After ringing in the new year, metro Atlanta-based DataSeers is wasting no time getting started on its resolutions.
Just in the last two months, it has checked off two major milestones: graduating from the Tech Alpharetta incubator in December, followed by gaining recognition in January as one of the Technology Association of Georgia’s 40 most innovative firms.
But even at this early and hectic stage, its next big move is expanding its footprint in Asia, despite that fact that it has just eight employees at home.
The financial technology firm, which provides a reconciliation, analytics and fraud-prevention engine (FinanSeer) for mainly for banks and processors of prepaid payments, held a grand opening on a new 2,000-square-foot Alpharetta office last week and is set to launch a physical presence in Mumbai, India, in early February.
That mainly means a business development executive and a few coders in a new office that will be around the same size as its U.S. counterpart in Alpharetta, though CEO and founder Adwait Joshi, an India native, admits that it will be a bit more crowded when it reaches full strength.
Mr. Joshi believes his “platform as a service” is tailor-made for the fast-moving India market, where digitization and demonetization drives have driven the rapid uptake of prepaid solutions like digital wallet Paytm, fueling banks’ desire to keep up.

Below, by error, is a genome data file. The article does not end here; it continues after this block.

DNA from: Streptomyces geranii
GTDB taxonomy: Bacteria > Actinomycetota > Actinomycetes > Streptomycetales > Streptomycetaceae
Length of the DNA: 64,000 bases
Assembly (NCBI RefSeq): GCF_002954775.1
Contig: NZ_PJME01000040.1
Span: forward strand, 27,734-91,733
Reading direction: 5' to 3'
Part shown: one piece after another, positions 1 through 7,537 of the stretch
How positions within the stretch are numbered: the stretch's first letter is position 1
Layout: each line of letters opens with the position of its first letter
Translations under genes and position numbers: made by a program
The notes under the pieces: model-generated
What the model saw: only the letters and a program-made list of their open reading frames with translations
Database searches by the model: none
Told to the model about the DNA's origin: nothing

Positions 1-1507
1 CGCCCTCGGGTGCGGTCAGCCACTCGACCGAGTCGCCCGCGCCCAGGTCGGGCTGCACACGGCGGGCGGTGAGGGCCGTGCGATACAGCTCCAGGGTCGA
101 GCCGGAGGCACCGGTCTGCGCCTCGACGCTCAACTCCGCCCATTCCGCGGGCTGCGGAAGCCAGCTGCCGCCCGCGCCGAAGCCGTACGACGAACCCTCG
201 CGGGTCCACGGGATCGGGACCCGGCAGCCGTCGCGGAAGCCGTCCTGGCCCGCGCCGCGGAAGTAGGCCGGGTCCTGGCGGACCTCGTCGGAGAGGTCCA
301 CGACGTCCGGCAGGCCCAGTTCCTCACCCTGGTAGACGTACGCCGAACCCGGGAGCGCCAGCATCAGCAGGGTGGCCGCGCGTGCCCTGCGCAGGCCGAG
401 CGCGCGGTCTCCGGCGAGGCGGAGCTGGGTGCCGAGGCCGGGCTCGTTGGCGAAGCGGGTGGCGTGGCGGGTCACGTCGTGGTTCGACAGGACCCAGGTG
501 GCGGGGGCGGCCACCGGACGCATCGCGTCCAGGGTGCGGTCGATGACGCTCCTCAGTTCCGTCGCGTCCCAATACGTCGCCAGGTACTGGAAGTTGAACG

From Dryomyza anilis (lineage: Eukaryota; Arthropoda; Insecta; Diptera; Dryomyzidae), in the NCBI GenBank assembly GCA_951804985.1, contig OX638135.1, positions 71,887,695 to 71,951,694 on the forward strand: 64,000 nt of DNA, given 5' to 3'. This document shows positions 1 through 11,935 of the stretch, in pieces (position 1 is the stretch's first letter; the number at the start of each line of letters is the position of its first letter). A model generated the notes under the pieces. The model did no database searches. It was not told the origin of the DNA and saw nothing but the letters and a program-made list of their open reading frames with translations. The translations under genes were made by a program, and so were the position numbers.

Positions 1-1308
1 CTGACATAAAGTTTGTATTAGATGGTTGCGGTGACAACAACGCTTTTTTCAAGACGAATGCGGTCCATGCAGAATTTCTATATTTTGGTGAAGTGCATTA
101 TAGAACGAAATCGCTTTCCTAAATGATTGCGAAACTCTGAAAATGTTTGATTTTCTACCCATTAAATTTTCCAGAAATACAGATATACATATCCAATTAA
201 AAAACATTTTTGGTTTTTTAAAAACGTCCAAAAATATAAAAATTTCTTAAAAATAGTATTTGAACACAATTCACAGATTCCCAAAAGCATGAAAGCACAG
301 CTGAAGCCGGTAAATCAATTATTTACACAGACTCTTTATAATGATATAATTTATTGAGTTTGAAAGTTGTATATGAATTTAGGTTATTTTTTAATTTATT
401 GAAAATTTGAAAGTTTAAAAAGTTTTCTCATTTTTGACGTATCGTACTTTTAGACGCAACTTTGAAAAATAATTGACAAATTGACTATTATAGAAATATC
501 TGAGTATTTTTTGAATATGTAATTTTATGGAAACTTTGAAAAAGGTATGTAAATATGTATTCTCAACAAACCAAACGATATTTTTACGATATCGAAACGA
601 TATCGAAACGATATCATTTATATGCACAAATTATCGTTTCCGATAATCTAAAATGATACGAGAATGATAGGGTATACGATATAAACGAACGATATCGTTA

That became evident when he joined an Atlanta fintech delegation to Singapore last year. He saw it as a $4,000 getaway, with the remote possibility that something would click — and it did, more than he could have imagined.
Even as a young, bootstrapped company founded in 2017 that is already mildly profitable, it made sense to make the move now — not to outrun his growth runway but to lengthen it.
“The boat is being built right now. You can get a suite on it if you get there at the right time — or you’re going to miss it. Why would you pass on that opportunity?”
Fraud Concerns in the Prepaid Space
Faster payment methods smooth commerce, but they also create the opportunity for fraud, and that’s even more true in the prepaid space than in credit or debit cards, where chips have removed some of the security threat and detecting anomalous activity is a science.
Prepaid is just different: Most fraud on stored-value cards and apps doesn’t come in the form of outright theft. It comes when the bad guys exploit little gaps in the way that systems are designed, Mr. Joshi explains.
“It’s more offline fraud than online fraud — or ‘out of line’ fraud is what I call it,” he says. “The problem that we see is an identity problem — me getting a card with someone else’s name on it, and because prepaid does not do a credit check, you would never know that there is a card out there with your name on it. You would never find it on any report.”
Those looking to launder money for drugs or human trafficking mix multiple methods when they move money, and they see cash as a liability. They can go undetected if they open an account based on a fake identity and use a card within the rules set out by the issuer. Those rules are so disparate for the many different types of prepaid manifestations — grocery and gas cards, gift cards on various networks, even transportation cards like MARTA Breeze cards or Peach Passes — that it’s hard for banks and processors to stay ahead of the curve.